Use of the CHA(2)DS(2)-VASc and HAS-BLED scores to aid decision making for thromboprophylaxis in nonvalvular atrial fibrillation.

University of Birmingham Centre for Cardiovascular Sciences, City Hospital, Dudley Rd, Birmingham, B18 7QH, UK.
Circulation (Impact Factor: 15.2). 08/2012; 126(7):860-5. DOI: 10.1161/CIRCULATIONAHA.111.060061
Source: PubMed
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    ABSTRACT: In western countries one in ten of elderly persons (> 65 years old) will develop atrial fibrillation. The main goal in atrial fibrillation therapy is the prophylaxis of thromboembolic complications through anticoagulation according to the individual risk profile (CHA2DS2-Vasc score) of patients and treatment of cardiovascular comorbidities. Symptoms during atrial fibrillation guide the further therapeutic concept. Doctors can deploy a rate control strategy with a heart rate at rest less than 110/min and/or a rhythm control strategy with cardioversion, antiarrhythmic drugs and catheter ablation to alleviate complaints. To what extent maintaining the sinus rhythm improves the prognosis of atrial fibrillation patients is part of ongoing trials.
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    ABSTRACT: New oral anticoagulants have been found to be as efficacious as warfarin and safer in terms of intracranial bleeding. All patients with nonvalvular atrial fibrillation should receive antithrombotic therapy for stroke prevention. For those at low risk, antiplatelet therapy is probably sufficient. For those at intermediate or high risk, anticoagulation is superior to antiplatelet therapy. Four oral anticoagulants are currently approved for stroke and systemic embolism prevention in atrial fibrillation: warfarin, dabigatran, rivaroxaban, and apixaban. Management of bleeding complications while on the new agents remains an area of concern and management is based on anecdotal experience and observational studies.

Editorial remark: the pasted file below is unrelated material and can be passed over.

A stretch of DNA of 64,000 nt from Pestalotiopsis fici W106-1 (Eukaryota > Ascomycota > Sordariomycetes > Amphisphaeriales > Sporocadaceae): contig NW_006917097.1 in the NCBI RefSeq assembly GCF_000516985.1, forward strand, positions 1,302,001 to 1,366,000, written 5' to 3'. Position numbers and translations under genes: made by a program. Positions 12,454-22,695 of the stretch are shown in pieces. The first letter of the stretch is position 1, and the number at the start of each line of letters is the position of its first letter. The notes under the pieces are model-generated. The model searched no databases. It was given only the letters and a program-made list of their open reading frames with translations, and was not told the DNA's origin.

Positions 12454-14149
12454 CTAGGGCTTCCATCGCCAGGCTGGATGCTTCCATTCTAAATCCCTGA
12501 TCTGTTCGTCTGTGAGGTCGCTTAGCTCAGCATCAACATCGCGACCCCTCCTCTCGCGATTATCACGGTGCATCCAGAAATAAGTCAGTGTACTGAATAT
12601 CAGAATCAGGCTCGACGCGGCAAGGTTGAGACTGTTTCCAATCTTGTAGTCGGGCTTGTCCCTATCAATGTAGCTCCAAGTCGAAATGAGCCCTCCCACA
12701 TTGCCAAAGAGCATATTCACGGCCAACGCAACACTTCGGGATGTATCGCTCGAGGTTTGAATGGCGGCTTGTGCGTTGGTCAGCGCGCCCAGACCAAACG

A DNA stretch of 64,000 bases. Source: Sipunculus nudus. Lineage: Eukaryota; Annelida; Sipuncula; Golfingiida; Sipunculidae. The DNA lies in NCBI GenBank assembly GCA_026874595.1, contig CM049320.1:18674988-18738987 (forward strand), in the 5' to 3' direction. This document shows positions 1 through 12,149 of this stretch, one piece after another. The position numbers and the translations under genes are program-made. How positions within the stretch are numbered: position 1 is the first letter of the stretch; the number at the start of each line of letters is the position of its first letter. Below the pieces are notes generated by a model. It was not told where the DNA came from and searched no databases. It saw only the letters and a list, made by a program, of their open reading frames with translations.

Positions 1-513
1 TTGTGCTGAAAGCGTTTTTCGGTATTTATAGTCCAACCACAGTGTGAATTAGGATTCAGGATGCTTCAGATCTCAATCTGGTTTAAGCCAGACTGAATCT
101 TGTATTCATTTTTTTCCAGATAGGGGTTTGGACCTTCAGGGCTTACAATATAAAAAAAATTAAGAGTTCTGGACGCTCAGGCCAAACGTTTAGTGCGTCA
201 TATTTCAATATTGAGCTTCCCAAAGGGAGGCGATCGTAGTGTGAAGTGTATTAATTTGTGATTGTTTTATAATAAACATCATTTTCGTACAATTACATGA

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    ABSTRACT: Atrial fibrillation (AF) is the most common cardiac rhythm disorder with a significant health burden. The aim of this study was to characterise patients with recently diagnosed AF and to estimate the rates of comorbidities and outcome events requiring hospitalisation in routine clinical practice. Pharmacoepidemiological cohort study using observational data. This study included 16 513 patients with a first diagnosis of AF between 1 January 2005 and 28 February 2010 (newly diagnosed patients) using data from the UK Clinical Practice Research Datalink (CPRD) linked to Hospital Episode Statistics (HES) and the Office for National Statistics mortality data. Exposure was stratified by vitamin K antagonist (VKA) exposure (non-use, current, recent and past exposure) based on prescriptions and/or international normalised ratio measurements, and followed for outcome events of interest based on diagnosis codes in the databases, that is, vascular outcomes, bleeding events and others. The main focus of the study was on outcome events requiring hospitalisation using the HES data. The incidence of vascular outcome hospitalisations (myocardial infarction (MI), stroke or systemic arterial peripheral embolism) was 3.8 (95% CI 3.5 to 4.0)/100 patient-years. The incidence of stroke was 0.9 (0.8 to 1.1) during current VKA exposure, 2.2 (1.6 to 2.9) for recent, 2.4 (1.9 to 2.9) for past and 3.4 (3.1 to 3.7) during non-use. MI incidence was 0.7 (0.6 to 0.9) for current VKA exposure, 0.7 (0.4 to 1.2) for recent, 1.1 (0.8 to 1.5) for past and 1.9 (1.7 to 2.1) during non-use. The incidence of bleeding event hospitalisations was 3.8 (3.4 to 4.2) for current VKA exposure, 4.5 (3.7 to 5.5) for recent, 2.7 (2.2 to 3.3) for past and 2.9 (2.6 to 3.2) during non-use; 38% of intracranial bleeds and 6% of gastrointestinal bleeds were fatal. This population-based study from recent years provides a comprehensive characterisation of newly diagnosed patients with AF and incidence estimates of common outcomes with a focus on hospitalised events stratified by VKA exposure. This study will help to place future data on new oral anticoagulants into perspective.
    BMJ Open 01/2014; 4(1):e003839. · 1.58 Impact Factor